“There are only a few rules here. I will run through them quickly, so please pay attention,” Mia crowed, marching us around the perimeter. “One, do not take anything from this garden for yourself. Two, you do not let anyone in this fence other than yourself and the girls surrounding you. Three, you don’t speak to the men when they pass. And lastly, you do not under any circumstances sing nor play while you work here. Nod if this is understood.”
Nods rippled through the group and down the line to me. Rebellion flooded my veins and my mouth opened of its own accord-
“Why can’t we sing?”
Hushed intakes of breath and sour looks were thrown my way as each girl turned to stare at my blatant questioning.
Mia brows knitted together when our eyes met, the sting of embarrassment flooding my cheeks.
“Thea, the garden is different than the stables. Here, everyone can hear you. In the stables, you’re out of earshot. That’s the only reason it’s tolerated there. I know the ache it must bring you but please, darling, do not sing here. Everyone could be punished for such an act,” Mia answered, pleading to my conscience. “It will be an adjustment for all of you but I promise it is well worth it. Think things over tonight and if you have questions for me tomorrow, we will go over them. Then the work begins.”
Signaling our release, I turned to go with the other girls before Mia reached out to stop me.
“Come with me,” she whispered, gently touching my arm.
I followed her obediently away from the gardens, out past the pristine yard, and into the back courtyard where guests were escorted in. The rose bushes were in full bloom, dots of pink and red and white dominating the space with out-of-place beauty. My feet drug against the dewy grass while my head continued to pound.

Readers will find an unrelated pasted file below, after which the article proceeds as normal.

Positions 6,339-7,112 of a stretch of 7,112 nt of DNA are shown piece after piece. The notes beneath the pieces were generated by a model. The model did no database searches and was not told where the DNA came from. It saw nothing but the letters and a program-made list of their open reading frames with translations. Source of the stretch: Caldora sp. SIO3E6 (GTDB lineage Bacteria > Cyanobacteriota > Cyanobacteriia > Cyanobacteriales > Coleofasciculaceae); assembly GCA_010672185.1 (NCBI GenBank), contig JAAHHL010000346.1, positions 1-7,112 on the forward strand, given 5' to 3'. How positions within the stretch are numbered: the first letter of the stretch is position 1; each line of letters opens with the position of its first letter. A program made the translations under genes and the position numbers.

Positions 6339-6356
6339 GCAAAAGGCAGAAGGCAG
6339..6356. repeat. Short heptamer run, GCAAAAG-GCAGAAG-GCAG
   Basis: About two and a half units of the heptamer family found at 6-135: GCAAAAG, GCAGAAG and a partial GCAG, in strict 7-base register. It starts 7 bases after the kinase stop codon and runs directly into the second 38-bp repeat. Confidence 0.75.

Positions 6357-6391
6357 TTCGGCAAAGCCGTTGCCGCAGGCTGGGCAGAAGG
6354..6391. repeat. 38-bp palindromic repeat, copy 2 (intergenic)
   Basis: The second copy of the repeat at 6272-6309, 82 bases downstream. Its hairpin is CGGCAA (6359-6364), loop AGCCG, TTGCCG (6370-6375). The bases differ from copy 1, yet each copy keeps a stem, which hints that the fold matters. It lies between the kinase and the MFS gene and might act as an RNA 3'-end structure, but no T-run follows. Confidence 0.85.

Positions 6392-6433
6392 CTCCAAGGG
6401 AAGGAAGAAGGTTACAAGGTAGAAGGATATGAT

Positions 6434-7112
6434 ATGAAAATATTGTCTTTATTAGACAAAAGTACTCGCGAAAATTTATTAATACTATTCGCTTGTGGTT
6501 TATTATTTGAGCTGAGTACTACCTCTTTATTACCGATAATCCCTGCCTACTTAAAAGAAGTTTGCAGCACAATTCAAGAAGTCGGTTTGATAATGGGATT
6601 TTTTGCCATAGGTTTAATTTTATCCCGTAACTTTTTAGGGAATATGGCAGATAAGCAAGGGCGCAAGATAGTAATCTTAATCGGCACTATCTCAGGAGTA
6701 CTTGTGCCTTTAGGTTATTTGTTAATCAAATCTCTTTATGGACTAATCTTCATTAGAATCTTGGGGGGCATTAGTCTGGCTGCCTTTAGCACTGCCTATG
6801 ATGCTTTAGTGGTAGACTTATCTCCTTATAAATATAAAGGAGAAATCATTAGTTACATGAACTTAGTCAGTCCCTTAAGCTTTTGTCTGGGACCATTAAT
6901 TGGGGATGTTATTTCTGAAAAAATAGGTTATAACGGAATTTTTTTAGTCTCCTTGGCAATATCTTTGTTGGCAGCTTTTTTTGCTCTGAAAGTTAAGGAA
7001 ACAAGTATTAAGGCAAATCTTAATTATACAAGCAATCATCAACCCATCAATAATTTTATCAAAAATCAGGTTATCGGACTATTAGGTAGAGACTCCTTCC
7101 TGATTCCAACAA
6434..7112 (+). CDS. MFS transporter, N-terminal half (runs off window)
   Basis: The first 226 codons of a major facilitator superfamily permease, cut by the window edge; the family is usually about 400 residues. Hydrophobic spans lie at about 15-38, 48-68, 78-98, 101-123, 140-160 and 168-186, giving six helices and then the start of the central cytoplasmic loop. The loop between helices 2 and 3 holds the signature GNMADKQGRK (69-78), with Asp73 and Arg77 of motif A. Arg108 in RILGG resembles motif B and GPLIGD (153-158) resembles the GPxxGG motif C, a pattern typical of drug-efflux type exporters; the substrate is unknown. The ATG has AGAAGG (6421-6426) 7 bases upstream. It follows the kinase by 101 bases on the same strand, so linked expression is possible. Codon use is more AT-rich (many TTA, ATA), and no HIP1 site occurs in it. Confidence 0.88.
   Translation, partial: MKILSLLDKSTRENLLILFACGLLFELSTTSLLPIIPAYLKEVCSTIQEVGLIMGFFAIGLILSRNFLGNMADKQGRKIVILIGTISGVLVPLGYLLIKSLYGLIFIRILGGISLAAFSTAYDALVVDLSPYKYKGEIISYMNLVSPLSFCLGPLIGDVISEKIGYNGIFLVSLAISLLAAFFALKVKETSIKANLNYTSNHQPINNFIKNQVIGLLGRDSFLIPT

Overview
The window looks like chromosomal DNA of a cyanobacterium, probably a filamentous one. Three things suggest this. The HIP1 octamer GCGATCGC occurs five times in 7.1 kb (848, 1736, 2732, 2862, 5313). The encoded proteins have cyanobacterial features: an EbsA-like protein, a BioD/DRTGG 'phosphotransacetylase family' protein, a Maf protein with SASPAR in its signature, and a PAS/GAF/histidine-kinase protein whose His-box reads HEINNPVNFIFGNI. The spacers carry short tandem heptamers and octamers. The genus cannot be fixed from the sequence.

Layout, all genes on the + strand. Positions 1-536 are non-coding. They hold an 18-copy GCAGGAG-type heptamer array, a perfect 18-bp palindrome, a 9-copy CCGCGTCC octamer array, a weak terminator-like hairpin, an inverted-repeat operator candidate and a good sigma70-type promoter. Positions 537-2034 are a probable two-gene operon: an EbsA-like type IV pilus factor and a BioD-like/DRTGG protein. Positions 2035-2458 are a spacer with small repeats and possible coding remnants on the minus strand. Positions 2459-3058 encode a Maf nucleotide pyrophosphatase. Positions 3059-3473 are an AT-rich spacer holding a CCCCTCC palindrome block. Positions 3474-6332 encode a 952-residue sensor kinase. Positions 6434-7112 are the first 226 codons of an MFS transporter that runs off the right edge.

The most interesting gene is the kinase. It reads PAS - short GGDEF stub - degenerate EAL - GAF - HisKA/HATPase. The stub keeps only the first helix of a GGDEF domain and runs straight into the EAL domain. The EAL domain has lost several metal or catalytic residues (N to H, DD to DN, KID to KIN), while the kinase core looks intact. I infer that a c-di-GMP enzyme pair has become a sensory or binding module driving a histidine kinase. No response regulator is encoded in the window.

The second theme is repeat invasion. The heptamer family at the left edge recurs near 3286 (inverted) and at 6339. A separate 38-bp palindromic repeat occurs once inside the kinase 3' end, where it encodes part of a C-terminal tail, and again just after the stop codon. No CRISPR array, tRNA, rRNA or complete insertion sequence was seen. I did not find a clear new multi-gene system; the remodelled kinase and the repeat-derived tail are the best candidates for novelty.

“Are you alright, Thea?”
Taken aback, I turned toward Mia and tilted my head in question.
“Child,” she murmured, “I’m no fool. I’ve been doing this for many years. I have never seen a more disappointed face when I’ve announced a garden position.”
Blinking away a sudden rush of tears, I tugged on my own apron and fiddled with a loose string. I had desperately tried to hide how upset I’d been that morning when Mia had pulled me into the garden group. Staring resolutely at the closest wall, I’d fought the tears and anger brewing under the surface.
“I just don’t understand, Mia,” I said, finally glancing up at her face. “I know I’m lucky to be granted a garden position but it was no secret how badly I wanted the stable spot. It was no secret how badly I’m needed there.”
My short first week of stable work had brought me back to life after having to leave my family and our animals behind. The ease I felt with the horses and the steady rhythm of grooming, exercising, feeding, and saddling for the royals had been the highlight of my days. Even after I’d switched rotations and been designated another spot, I returned to the stables every night. Greeted with camaraderie I’d fought for with every bit of my being, I’d finally found a place I felt safe. It hadn’t been easy gaining the men’s trust and favor; they’d spent days watching my every move like hawks before they realized I was secure and gifted in the area.
“Thea,” Mia started, taking a step back away from me, “just try to remain diligent.”
That was all she said before walking away from me, my gut dropping to the ground knowing I had no support from her. Sympathy maybe, but not support. Diligence. Deal with it.
In my heart I knew I wasn’t given the stable spot because it made me happy. No one was allowed to be happy here. We weren’t bred for singing and dancing and smiling. We weren’t bred to appreciate the beauty of a newborn foal or a stud’s rippling muscles in the paddock. We were bred for work. I’d been stripped of the one thing which brought me to life because it would’ve made me a target.
And targets died at Hillside Keep.
Copyright © 2016 Pearl Bayou